The latest research indicates that, since 1970, oceans have been absorbing more than 90 percent of the thermal energy created by global warming, while only 4 percent has been absorbed by the atmosphere and the land. 16 This is reflected in the increasing duration and frequency of marine heatwaves throughout the tropics.

Ocean warming is associated with a cascade of disasters — particularly, extreme weather patterns on land, including drought. (17)

4. Humans

While there have always been droughts, the consequences of droughts in recent years have been exacerbated by increased populations of people and grazing animals relying on land for food and water.

Deforestation and other poor land-use practices, such as intensive farming, can diminish soil quality and reduce the land’s ability to absorb and retain water. As a result, soil dries out faster — inducing desertification and agricultural drought.

Excess water demand is another stress. One study found that human water consumption had doubled over the past 50 years, intensifying hydrological drought worldwide. (18)

Furthermore, urbanization, changes in land-use and population growth are putting increasing pressure on access to water.

Reservoirs play an important role in water supply — not only for electricity generation via hydropower and marine energy — but also in managing water supply and demand. Currently, reservoirs provide about 70 percent of freshwater in the world. (19)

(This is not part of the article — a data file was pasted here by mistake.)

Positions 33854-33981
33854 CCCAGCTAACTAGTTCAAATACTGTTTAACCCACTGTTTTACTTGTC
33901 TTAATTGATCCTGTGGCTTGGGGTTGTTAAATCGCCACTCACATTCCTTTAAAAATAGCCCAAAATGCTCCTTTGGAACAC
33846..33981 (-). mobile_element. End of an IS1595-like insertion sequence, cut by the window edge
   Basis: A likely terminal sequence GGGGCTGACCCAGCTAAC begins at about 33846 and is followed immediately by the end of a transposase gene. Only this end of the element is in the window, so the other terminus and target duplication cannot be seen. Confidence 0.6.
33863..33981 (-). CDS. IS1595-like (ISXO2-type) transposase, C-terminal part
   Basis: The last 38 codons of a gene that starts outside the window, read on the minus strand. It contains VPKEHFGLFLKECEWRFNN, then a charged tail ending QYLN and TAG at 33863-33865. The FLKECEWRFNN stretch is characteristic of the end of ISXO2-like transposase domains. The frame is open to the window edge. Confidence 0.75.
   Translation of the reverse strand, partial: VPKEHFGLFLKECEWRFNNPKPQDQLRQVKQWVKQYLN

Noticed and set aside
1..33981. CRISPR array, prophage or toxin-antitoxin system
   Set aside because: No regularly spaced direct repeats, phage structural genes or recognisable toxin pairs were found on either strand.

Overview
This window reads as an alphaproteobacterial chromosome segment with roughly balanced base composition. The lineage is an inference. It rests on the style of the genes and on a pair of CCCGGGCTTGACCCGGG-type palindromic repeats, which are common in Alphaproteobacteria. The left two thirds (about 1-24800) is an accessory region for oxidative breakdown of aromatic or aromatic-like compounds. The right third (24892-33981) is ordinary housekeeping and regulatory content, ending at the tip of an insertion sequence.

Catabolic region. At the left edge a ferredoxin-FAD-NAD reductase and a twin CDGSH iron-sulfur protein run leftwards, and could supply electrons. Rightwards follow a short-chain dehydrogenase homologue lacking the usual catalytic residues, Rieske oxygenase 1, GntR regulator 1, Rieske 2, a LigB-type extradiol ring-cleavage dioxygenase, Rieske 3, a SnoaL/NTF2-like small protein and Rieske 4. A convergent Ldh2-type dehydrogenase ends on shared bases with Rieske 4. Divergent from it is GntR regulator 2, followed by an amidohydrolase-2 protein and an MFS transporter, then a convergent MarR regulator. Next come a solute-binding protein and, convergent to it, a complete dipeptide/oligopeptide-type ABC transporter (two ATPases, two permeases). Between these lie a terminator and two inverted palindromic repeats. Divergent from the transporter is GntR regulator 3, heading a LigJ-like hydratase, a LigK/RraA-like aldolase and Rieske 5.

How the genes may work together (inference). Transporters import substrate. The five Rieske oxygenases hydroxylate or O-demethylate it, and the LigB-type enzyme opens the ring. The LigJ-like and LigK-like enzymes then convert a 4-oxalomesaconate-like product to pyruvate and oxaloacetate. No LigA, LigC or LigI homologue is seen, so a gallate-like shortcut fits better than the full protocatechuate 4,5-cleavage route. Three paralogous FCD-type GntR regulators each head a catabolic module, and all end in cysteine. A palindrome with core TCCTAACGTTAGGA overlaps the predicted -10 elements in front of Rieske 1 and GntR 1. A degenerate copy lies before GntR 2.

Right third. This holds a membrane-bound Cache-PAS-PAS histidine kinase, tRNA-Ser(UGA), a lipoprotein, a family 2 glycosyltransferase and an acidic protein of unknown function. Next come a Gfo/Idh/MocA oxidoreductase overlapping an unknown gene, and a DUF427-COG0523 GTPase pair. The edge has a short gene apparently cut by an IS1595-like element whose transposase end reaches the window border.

Where Do Droughts Occur?

Areas in every inhabited continent experience water stress.

The whole continent of Australia for example, is indicated as extremely high-risk area for water stress by 2040. This was borne out by the Australian bushfires of 2019–2020, which caused the worst blazes ever recorded.

Satellite images posted online from NASA’s Earth Observatory, showed trails of smoke from the Australian fires reaching as far as South America. The fires were caused by two decades of drought across much of the continent, and by the convergence of several regional climatic variables.

In the United States, droughts are most likely to occur in the Midwest and the South. According to the United States Drought Monitor, the states of Oklahoma, Montana and Iowa are ranked as the most vulnerable states. By 2040 however, much of the country is forecast to have a high risk of water stress.

Even in ‘cold climates’ in the Arctic circle, rising temperatures are drying out forests and melting permafrost, triggering enormous forest fires. The Arctic fires of 2019, covered more than 5 million square kilometres (larger than the size of the European Union), of central and northern Asia, blocking sunlight and impacting air quality. (20)

Is Climate Change Causing More Droughts?